In a just-released national poll, Facebook was found to be the least trustworthy among all of the major tech companies when it comes to safeguarding its customers’ data. The poll was sponsored by Fortune and conducted by the Harris Poll organization. Their survey focused on the major tech companies and their CEOs.
The poll found that just 22 percent of Americans trust Facebook with their personal data. That compared to a trust factor of 39 percent for Apple, 41 percent for Google, and 49 percent for Amazon. That more people distrust than trust each of them is bad news for all of these companies.
“Facebook is in the bottom in terms of trust in housing your personal data,” said Harris Poll CEO John Gerzema. “Facebook’s crises continue rolling in the news cycle.” Previous polling has also shown Facebook trailing among all companies that consumers do business with.
Among the series of questions, Facebook scored dead last in all, including the trustworthiness of their leadership and their ethical practices.
The poor showing also is an indication of the failure of its management, including Mark Zuckerberg and Sheryl Sandberg, to provide a believable defense and to take appropriate actions for past behaviors.
After Zuckerberg’s testimony before Congress, analysts thought he survived the grilling intact. But, based on these new results, that was an optimistic assessment, because his reputation continues to fall and users continue to leave the social platform. Simultaneously, daily users in North America have plateaued at 185 million and teenage use has actually gone down, a sharp turn from the fast growth they experienced in prior years.
The poor findings for Facebook are the results of a steady accumulation of ethical lapses that included allowing personal data to reach Cambridge Analytica. The company misused the information, which allowed the personal data of 30 million users to be hacked. But other factors likely affected the results, including Facebook’s inability to rein in all of the bots and fake accounts and prevent new ones from registering. Nearly every day Facebook has had to apologize for either failing to remove bogus accounts or failing to catch posts that violate their term of service. In spite of their high profits and a large number of engineers, they just can’t seem to fix things. That may be an indication that their model just isn’t fixable. The tools used to make it easy for advertisers to target potential customers with specific likes are also being used, just as they’re designed to be, by organizations to target bigots, anti-Semites, and others damaging to our democracy.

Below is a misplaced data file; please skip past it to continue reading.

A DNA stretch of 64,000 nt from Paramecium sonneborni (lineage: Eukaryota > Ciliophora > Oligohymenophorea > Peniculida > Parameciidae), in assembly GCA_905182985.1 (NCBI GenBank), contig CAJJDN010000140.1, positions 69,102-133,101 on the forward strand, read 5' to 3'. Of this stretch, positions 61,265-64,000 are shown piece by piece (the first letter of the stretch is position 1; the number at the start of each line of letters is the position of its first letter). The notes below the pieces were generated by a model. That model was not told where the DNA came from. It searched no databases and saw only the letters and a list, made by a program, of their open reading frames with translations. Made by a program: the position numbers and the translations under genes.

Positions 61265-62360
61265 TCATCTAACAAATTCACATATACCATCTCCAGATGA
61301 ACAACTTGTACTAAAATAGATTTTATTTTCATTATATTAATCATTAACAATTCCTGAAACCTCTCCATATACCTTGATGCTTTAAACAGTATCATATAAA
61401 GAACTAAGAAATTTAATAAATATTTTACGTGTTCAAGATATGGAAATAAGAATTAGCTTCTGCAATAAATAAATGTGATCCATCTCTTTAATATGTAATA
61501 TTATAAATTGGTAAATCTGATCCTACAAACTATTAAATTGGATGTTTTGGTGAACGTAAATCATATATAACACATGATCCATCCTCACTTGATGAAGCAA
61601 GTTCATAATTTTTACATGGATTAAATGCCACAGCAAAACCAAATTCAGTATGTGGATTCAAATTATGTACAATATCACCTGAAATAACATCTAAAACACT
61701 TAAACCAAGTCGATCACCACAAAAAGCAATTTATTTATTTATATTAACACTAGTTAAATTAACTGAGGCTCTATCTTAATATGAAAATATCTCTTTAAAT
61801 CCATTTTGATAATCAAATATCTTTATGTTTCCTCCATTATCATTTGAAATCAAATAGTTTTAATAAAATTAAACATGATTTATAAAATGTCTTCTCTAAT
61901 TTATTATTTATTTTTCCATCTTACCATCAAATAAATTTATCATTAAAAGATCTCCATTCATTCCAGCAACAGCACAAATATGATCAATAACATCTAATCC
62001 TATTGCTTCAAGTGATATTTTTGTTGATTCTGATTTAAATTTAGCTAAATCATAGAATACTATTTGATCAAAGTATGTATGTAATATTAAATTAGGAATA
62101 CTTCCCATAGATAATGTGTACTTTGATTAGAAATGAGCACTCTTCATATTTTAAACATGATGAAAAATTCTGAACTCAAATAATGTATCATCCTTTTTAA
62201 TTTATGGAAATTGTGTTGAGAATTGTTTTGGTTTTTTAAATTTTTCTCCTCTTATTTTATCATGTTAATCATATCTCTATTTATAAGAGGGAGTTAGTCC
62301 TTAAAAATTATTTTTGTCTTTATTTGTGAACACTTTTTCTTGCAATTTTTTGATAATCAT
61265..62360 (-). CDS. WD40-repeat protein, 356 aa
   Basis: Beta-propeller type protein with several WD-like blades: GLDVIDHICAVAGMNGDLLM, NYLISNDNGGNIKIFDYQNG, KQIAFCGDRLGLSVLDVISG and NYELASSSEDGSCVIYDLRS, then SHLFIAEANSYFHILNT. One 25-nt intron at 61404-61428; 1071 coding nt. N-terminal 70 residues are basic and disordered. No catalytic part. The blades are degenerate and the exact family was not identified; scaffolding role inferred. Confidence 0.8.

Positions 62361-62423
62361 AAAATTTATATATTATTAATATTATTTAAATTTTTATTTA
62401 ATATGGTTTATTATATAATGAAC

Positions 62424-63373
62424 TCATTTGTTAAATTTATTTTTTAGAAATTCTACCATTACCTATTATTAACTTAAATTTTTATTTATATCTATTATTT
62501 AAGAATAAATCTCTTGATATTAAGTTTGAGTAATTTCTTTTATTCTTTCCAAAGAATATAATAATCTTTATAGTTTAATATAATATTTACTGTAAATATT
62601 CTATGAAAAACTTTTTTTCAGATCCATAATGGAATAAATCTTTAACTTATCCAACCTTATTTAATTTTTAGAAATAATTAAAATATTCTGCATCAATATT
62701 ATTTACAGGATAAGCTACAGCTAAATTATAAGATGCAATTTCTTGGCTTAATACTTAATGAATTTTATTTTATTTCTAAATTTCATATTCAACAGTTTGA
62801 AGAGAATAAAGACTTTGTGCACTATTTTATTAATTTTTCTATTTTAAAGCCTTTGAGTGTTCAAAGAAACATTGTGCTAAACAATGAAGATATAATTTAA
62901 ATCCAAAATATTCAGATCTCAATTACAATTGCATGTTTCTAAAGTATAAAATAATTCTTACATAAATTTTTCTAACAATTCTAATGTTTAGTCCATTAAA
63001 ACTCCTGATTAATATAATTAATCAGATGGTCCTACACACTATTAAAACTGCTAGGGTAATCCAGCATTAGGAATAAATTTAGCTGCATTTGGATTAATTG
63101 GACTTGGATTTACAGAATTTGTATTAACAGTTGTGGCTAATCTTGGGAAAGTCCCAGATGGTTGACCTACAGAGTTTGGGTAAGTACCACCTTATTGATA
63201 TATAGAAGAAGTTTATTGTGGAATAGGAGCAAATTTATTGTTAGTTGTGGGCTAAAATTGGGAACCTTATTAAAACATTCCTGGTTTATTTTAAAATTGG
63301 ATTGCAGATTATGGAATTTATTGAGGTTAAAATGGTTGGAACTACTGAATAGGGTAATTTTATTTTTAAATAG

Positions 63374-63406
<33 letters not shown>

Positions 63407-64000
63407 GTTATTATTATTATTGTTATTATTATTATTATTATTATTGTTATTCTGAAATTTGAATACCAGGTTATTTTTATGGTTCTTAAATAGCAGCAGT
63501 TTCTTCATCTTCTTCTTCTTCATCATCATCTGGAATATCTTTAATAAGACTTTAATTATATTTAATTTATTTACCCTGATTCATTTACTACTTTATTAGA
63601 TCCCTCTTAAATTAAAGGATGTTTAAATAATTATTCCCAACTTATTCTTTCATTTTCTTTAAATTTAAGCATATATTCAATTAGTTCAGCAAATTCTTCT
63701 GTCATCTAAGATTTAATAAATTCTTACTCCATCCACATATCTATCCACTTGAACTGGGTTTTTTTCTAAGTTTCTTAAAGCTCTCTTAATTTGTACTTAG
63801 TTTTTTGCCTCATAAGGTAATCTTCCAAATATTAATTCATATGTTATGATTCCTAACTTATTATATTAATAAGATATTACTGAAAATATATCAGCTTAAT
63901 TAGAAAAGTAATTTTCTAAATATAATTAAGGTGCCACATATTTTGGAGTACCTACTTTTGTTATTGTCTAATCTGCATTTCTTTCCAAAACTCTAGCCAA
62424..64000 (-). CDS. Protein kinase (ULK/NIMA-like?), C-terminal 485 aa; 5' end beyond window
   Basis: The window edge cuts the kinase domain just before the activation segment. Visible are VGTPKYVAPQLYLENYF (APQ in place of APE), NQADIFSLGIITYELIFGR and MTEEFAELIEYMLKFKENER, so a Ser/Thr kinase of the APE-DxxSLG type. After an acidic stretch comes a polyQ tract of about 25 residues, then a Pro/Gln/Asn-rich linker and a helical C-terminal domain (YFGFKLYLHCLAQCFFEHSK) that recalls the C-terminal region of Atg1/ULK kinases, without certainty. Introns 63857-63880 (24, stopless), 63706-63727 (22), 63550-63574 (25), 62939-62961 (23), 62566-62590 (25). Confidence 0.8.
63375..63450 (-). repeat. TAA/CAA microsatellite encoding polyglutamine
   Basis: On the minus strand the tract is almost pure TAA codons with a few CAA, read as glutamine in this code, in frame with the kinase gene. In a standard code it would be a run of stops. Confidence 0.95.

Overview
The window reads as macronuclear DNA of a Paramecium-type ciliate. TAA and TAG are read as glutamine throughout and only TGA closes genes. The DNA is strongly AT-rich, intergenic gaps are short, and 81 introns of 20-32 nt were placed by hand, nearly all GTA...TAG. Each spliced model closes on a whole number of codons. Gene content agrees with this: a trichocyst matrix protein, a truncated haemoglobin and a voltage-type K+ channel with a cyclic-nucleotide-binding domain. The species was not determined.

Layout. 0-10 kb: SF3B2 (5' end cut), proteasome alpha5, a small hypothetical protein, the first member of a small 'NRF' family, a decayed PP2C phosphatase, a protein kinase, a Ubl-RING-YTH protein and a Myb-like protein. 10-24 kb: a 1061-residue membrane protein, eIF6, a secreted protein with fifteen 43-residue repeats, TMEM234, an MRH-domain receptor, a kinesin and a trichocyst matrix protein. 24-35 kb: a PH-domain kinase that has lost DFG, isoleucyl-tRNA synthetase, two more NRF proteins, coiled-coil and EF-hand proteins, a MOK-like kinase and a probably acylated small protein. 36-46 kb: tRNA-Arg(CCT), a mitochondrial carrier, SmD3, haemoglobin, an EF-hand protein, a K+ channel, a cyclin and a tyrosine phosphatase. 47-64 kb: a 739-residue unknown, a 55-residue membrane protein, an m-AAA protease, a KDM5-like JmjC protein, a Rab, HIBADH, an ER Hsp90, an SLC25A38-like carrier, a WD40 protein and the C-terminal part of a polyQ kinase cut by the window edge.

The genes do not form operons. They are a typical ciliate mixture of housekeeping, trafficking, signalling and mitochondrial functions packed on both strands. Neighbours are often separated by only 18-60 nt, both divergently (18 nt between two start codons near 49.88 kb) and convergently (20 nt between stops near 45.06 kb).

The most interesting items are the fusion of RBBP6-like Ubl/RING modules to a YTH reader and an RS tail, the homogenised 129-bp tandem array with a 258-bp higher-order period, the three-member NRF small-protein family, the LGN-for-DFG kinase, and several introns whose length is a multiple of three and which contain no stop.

The poll surveyed 2000 U.S. adults in October and found a number of other distressing results for Facebook.
The company’s public perception dropped significantly this year after Zuckerberg’s testimony: 48 percent viewed the company more negatively and 17 percent more positively compared to the previous six months.
None of the other companies in the survey had an increase in their net negatives. Microsoft had a 28 percent more positive view/7 percent more negative, and Amazon’s was 39 percent/10 percent.
Facebook also took “honors” for its last-place showing among tech company CEOs. Just 59 percent were “at least somewhat confident” in Zuckerberg’s leadership and use of data and privacy information. That compares to Amazon’s Jeff Bezos (77 percent), Apple’s Tim Cook (72 percent), Google’s Sundar Pichai (68 percent), and Microsoft’s Satya Nadella (71 percent). Basically, Zuckerberg gets a D or F, while the others get a C.
The results of the survey will likely encourage Congress to create new privacy laws, similar to what recently passed in California.